an apparently normal triad (TR) with adjacent tubular elements
of the sarcoplasmic reticulum (arrows). ( x 100,000 bejore 25%
reduction.)
Karpati et al: Myopathy Due to Ca'+-ATPase Deficiency 45
"i
TIME (mmutes)
Fig 9. Cd' uptake by human muscle particulate niembrunes
l f r techniques see Materials and Methods). In Patient 1 (closed
squares), adenosine triphosphatase-dependent C h ' uptake is
practically absent. Open squares represent the uptakes (mean 2
SD)of3 diJease controls (2,denervation atrophy; 1 malignant
hyperthrrmia).
than the predominant immunoreactive Ca2+-ATPase
protein occurs in all of the extracts examined.
The amount of Ca2+-ATPase enzyme in whole muscle biopsy extracts was determined for Patients 1 and 3
and several disease control patients using radioiodinated monoclonal antibody to the chicken Ca2
ATPase. The Table shows that Patients 1 and 3 have
undetectable levels of Ca2+-ATPase enzyme, although
they have normal levels of myosin heavy chain.
Control patients, who clinically showed signs of a peripheral neuropathy, had variable amounts of Ca2' ATPase protein. This suggests that innervation of
muscle might regulate the accumulation of Ca2'ATPase, as previously suggested by others 131). One
patient with peripheral neuropathy appeared to have a
decreased level of Ca2+-ATPase protein associated
with an increased level of a higher-molecular-weight
cross-reactive peptide (Fig 12, lane 1). One of the
disease control patients with latent malignant hyperthermia showed both normal Ca2+ transport rates (Fig
9) and a high level of immunoreactive Ca2+-ATPase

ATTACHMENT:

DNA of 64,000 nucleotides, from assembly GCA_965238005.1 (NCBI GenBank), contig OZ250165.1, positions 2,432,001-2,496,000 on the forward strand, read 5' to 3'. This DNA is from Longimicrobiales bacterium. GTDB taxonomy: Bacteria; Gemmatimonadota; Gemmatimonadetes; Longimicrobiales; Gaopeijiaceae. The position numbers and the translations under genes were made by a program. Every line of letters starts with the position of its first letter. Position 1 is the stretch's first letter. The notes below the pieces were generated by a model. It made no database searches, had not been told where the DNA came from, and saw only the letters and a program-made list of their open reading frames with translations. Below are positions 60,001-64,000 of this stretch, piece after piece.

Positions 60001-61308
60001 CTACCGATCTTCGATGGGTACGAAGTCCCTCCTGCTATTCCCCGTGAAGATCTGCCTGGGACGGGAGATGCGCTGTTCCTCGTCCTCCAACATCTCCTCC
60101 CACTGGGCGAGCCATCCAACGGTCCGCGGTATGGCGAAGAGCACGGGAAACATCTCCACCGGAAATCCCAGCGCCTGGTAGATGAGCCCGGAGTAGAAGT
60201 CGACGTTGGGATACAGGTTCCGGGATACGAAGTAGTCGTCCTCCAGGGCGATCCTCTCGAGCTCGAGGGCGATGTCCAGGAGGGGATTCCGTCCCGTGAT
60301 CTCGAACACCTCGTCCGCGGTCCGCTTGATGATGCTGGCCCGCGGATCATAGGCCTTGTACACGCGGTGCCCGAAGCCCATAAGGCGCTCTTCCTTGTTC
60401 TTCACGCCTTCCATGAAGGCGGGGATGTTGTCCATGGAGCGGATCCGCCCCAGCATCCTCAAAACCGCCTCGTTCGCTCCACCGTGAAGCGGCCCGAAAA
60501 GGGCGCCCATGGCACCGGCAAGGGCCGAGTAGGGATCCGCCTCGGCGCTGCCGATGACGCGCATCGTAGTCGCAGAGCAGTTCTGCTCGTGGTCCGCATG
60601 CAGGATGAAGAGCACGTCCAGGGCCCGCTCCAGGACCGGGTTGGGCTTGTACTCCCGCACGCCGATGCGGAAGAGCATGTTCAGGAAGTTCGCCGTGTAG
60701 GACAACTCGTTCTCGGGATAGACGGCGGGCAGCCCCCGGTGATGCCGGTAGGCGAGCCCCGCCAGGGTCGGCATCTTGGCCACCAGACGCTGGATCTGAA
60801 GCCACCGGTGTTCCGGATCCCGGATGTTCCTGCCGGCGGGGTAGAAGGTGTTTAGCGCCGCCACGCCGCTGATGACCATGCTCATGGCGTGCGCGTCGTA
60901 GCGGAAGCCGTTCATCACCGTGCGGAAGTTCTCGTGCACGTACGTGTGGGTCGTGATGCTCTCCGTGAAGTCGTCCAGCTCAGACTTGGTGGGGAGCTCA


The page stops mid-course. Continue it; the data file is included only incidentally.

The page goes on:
(Fig 12, lane c, Table). All of the disease control
muscle biopsies we have studied to date have been
shown to contain detectable levels of immunoreactive
Ca2+-ATPase.
+ -
In Vitro Cufleeine-Halothane Contractwe Test
The caffeine-specific concentration of muscle from Patient l was 0.6 (normal is above 4.1). The halothanepotentiated concentration was 0.1 (normal is above
0.49).
46 Annals of Neurology
Vol 20
No 1 July 1986
F i g 10. Gel electrophoresis of phosphoproteinsformed in microsomesfrom muscle biopsy specimens. k n e s a, c. e. and g are
from a disease control (Patient 5 of Tablet; 1ane.c b, A, and h
are from Patient I . Phosphoproteins were formed in the presence
of (lanes a, b, e, andfl or absence of ilanes c, d. g. and h) Ca' '.
Phosphoproteins were treated with hydroxylamine in hnes e
through h. Arrowhead indicates the position of a co-migrating
purified rabbit Ch'-adenosine triphosphatase (ATPase). The
C h -dependent phosphoprotein concentration is markedly reduced in the patient's microsomes (lane 61 in comparison t o control (lane a). Note the C d dependence ilanes a ZiersuJ ci and
hydroxylamine sensitivity (lane a versus e) of 100-kD phosphoprotein, which is characteristic of the sarcopkasmic reticulum
Ca" -ATPase.
+
+-
Discussion
The impaired muscle relaxation exhibited by our patients closely resembled the symptoms of a patient reported by Brody [l], who found an abnormally low
rate of Ca2+ uptake into fragmented SR from the patient's muscle biopsy. In one of our patients, we have
also demonstrated a very low rate of ATP-dependent
Ca2+-uptake by a particulate muscle membrane fraction. We have found that such preparations yield reliable rates of total SR Ca2+uptake [ 4 ) . A marked reduction of the 100-kD phosphoprotein in microsomes
prepared from muscle of one of our patients indicated
that the markedly reduced rate of CaL+ transport is
caused by reduction of enzymatically active SR Ca2 + ATPase. Immunoblots of muscle proteins separated by
SDS-polyacrylamide gel electrophoresis revealed a
marked reduction in the amount of immunoreactive
100-kD protein that corresponds to the SR Ca2 ATPase. By microscopic immunocytochemistry, we
have shown that the severe reduction of immunoreactive Ca2+-ATPasewas limited to the histochemical
type 2 fibers.
Since one polyclonal and two monoclonal antibodies